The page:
This post comes to us from Two Lines Press Associate Editor Marthine Satris. We’ll be hosting an all-Levé event at The Lab next week, Wednesday, November 5, starting at 7:00 pm. (RSVP and invite friends on Facebook right here.)
Next week, Two Lines Press’s Scott Esposito will host a conversation between Edouard Levé’s translators Lorin Stein and Jan Steyn, under the auspices of our Two Voices event program. Here, I delve into one of Levé’s fascinating works—Autoportrait (translated by Lorin Stein)—one of the three books translated from this writer who has become a cult hit in the years following his 2007 suicide.
When I read Levé’s Autoportrait, I had a sense that his self-scrutiny was a project composed in response to the contemporary fascination with memoir and true stories. Then, Scott pointed out that the opening sentence of Levé’s book, “When I was young, I thought Life A User’s Manual would teach me how to live…,” referred to the Oulipan Georges Perec’s most famous novel. This made me think about the influence that the Oulipo had on him, particularly its charge to write within constraint.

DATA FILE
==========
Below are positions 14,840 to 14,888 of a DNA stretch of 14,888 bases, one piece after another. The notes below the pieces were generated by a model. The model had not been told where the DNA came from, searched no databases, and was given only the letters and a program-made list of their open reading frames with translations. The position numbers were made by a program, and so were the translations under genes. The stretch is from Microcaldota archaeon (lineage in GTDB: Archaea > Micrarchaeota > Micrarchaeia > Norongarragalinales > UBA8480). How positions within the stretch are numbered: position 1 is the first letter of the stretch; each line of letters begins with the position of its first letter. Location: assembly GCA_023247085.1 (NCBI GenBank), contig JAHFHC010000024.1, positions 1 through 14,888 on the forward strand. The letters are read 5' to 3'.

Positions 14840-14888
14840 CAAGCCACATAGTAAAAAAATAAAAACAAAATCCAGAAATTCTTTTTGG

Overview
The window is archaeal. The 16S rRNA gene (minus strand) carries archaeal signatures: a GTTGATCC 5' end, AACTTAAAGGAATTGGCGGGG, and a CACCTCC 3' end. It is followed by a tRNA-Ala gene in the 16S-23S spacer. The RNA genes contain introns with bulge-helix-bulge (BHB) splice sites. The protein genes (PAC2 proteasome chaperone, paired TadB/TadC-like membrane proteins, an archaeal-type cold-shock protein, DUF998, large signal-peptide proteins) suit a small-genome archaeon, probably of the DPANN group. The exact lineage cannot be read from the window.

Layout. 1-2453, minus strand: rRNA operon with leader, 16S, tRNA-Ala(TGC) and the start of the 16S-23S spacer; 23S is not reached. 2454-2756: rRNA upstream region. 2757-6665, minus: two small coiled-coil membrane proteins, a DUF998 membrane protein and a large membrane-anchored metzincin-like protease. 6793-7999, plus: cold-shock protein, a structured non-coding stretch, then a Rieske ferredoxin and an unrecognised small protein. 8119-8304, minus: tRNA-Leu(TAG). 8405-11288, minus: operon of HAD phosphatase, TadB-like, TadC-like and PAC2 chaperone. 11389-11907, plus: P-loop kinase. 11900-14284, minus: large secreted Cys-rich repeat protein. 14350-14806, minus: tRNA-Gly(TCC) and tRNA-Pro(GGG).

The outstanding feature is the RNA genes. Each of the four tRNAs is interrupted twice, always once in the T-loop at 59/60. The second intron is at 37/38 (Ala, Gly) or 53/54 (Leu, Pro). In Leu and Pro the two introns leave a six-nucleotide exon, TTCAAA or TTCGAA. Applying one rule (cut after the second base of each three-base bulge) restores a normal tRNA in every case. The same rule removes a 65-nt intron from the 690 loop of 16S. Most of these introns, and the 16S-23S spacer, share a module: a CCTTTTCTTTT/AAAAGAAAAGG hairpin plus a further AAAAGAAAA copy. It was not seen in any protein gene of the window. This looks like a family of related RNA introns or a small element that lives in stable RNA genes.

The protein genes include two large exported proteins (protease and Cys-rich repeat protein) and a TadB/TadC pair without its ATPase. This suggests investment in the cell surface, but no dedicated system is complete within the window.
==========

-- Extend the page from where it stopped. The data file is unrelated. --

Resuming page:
Perec’s take on the memoir, his 1978 book I Remember, like Levé’s, thwarts common expectations of what memoir is supposed to do for us. In both of these challenging, often fascinating approaches to the genre, the common self-help version of memoir, read so we can be inspired, invigorated or just thankful we didn’t have to live that life, never appears. The banal takes center stage, with artful form as the stage itself.
Georges Perec’s I Remember was published in France in 1978, but only published in English this year, by David R Godine. As a writer, Perec set up the rules of literary games and wove his work amongst those constraints, most famously in his lipogrammatic novel, in English titled A Void, written (and translated!) without the letter E.